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On the Principles of Political Economy and Taxation

On the Principles of Political Economy and Taxation (19 April 1817) is a book by David Ricardo on economics.[1] The book concludes that land rent grows as population increases. It also presents the theory of comparative advantage, the theory that free trade between two or more countries can be mutually beneficial, even when one country has an absolute advantage over the other countries in all areas of production.

On the Principles of Political Economy and Taxation
David Ricardo - On the principles of political economy and taxation (1817, title).jpg
Title page from the first edition
Author David Ricardo
Country England
Language English
Subject Economics
Publisher John Murray
Publication date

Ricardo claims in the preface that Turgot, Stuart, Adam Smith, Jean-Baptiste Say, Sismondi, and others had not written enough "satisfactory information" on the topics of rent, profit, and wages. Principles of Political Economy is Ricardo's effort to fill that gap in the literature. Regardless of whether the book achieved that goal, it secured, according to Ronald Max Hartwell, Ricardo's position among the great classical economists Adam Smith, Thomas Malthus, John Stuart Mill, and Karl Marx.

In his book Adam's Fallacy: A Guide to Economic Theology, economist Duncan K. Foley highlights that in the Principles Ricardo criticizes Adam Smith's treatment of the theory of value and distribution for circular reasoning, in particular as far as concerns rent, and that Ricardo considers the labor theory of value, properly understood, a more logically sound basis for political economic reasoning.[2]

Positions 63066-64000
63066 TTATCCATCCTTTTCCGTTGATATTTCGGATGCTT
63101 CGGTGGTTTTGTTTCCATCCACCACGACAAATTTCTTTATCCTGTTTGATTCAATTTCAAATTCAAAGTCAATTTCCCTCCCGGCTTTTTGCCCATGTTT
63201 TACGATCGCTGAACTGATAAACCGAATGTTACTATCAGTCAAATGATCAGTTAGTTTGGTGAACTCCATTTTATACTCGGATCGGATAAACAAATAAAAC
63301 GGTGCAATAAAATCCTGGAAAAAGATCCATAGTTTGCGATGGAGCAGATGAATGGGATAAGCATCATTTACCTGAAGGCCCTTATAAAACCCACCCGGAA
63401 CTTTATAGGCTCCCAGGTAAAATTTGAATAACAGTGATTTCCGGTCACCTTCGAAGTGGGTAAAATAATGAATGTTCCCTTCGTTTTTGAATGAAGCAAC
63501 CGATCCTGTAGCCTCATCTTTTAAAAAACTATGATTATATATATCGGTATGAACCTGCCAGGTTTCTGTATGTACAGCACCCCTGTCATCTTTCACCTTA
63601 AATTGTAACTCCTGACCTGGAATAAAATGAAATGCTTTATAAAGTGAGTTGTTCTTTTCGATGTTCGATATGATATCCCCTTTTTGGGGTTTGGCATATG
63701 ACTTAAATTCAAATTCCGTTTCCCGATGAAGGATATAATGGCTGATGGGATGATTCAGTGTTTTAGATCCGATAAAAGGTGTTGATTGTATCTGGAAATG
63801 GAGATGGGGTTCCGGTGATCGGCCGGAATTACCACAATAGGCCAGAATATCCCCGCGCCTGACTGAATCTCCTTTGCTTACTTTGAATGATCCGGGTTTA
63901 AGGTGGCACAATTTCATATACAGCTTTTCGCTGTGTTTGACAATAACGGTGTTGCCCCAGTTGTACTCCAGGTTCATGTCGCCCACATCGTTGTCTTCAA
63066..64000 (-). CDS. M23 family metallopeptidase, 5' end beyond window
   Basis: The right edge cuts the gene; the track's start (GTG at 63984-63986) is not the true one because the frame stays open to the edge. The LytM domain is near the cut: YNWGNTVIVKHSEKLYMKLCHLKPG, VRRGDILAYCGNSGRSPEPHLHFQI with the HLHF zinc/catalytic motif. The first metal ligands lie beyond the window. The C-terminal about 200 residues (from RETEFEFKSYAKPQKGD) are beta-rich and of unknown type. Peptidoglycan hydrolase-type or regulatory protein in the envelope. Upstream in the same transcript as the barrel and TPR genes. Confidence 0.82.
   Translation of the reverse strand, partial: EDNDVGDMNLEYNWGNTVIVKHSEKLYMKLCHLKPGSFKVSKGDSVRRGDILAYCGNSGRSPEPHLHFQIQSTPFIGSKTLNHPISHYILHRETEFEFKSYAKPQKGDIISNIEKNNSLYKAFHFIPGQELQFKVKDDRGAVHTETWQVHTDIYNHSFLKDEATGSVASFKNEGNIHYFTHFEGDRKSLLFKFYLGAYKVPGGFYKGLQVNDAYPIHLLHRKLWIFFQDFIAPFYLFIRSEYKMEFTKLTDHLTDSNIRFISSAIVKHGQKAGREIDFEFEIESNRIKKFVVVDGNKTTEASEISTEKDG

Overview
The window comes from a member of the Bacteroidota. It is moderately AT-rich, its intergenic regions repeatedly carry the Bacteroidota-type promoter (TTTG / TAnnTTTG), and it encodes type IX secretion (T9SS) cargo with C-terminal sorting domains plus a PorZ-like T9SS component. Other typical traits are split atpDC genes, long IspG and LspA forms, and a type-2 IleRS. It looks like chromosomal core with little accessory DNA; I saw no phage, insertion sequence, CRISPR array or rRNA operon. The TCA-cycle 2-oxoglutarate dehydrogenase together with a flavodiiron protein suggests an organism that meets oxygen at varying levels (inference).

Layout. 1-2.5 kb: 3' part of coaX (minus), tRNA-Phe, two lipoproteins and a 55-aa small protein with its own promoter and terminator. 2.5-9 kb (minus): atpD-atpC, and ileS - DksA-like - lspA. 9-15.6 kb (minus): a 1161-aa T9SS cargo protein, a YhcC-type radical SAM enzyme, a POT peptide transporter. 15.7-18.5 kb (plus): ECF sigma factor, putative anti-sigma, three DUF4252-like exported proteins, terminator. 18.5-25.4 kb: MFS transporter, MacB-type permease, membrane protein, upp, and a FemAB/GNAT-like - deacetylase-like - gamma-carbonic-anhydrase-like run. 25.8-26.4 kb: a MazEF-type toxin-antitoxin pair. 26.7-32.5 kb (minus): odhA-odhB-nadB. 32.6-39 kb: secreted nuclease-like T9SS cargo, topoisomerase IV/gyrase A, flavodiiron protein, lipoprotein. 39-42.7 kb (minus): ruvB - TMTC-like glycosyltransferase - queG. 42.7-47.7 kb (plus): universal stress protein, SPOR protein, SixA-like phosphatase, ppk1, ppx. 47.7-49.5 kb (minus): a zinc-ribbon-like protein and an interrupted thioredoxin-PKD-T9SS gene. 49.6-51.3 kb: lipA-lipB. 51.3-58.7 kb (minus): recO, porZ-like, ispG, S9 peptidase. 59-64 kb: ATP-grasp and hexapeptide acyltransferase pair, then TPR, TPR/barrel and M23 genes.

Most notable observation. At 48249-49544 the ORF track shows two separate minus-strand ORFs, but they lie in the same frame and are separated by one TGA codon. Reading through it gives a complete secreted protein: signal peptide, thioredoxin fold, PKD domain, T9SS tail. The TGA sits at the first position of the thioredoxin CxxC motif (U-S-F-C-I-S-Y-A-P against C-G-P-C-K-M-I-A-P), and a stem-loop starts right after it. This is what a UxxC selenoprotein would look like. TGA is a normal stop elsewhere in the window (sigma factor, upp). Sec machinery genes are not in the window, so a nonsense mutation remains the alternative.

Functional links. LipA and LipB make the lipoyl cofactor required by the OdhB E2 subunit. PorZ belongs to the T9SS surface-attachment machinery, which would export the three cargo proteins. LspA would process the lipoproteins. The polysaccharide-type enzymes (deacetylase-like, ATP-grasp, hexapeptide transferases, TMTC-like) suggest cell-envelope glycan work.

Foley also discusses the chapter On Machinery, which Ricardo included in his third and final (1821) version of Principles. Here Ricardo famously analysed the impact of the adoption of machinery on the different classes of society, revising his earlier view that mechanization could be expected to be of benefit to each of the classes of the society. The increase in productivity due to mechanization lowers the production costs and thus also the real prices of commodities. Whereas the landowning class and capitalists benefit from the lower prices, workers in contrast do not reap such benefit from the lower prices if capitalists reduce the wage fund in order to finance the expensive machinery, causing technological unemployment among workers. In this case, Ricardo points out, wages are forced down by competition among workers, and the introduction of new machines can lead to an over-all decline in the well-being of the working class.[2] [3]


  1. ^ See Ricardo, David (1817), On the Principles of Political Economy and Taxation (1 ed.), London: John Murray, retrieved 2012-12-07  via Google Books
  2. ^ a b Duncan K. Foley: Adam's Fallacy: A Guide to Economic Theology, 2008
  3. ^ von Tunzelmann, G. N., Technology and Industrial Progress: The Foundations of Economic Growth, Edward Elgar Publishing, 1997, p40

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